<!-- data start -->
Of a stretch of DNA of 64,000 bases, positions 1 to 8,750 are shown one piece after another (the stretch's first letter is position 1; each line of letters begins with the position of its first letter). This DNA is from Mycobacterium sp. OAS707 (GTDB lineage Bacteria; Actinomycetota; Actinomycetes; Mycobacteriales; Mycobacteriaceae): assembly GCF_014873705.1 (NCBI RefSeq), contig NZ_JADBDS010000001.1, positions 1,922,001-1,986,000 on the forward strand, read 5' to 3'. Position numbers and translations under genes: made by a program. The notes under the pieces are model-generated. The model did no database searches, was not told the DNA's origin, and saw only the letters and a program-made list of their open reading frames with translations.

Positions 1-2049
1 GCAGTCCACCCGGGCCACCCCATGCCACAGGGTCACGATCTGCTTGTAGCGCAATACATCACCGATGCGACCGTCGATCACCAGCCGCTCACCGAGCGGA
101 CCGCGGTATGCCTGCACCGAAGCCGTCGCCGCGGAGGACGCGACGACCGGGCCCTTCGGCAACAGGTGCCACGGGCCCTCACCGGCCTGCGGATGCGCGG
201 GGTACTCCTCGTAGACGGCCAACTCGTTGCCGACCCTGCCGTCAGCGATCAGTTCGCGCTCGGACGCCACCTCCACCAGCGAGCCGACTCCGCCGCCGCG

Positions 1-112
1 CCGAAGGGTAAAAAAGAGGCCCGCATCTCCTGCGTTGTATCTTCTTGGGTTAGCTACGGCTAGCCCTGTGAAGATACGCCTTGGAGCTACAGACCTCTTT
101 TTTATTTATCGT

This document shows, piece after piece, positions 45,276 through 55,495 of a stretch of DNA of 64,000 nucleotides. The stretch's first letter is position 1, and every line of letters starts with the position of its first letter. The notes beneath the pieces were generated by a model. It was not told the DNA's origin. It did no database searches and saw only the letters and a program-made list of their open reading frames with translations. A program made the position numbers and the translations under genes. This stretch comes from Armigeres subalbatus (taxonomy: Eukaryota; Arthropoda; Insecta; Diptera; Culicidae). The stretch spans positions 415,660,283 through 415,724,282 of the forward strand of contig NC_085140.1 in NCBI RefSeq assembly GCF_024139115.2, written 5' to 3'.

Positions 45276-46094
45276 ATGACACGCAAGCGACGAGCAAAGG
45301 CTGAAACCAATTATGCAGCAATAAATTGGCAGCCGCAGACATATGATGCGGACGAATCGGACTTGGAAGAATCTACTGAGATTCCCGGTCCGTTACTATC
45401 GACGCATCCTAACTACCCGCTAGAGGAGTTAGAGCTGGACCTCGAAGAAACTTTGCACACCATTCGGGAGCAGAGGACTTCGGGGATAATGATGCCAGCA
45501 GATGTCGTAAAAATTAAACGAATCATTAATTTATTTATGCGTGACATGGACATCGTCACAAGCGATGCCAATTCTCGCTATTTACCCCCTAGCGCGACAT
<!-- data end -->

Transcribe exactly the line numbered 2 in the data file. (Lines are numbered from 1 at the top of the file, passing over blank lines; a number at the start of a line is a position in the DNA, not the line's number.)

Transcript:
Positions 1-2049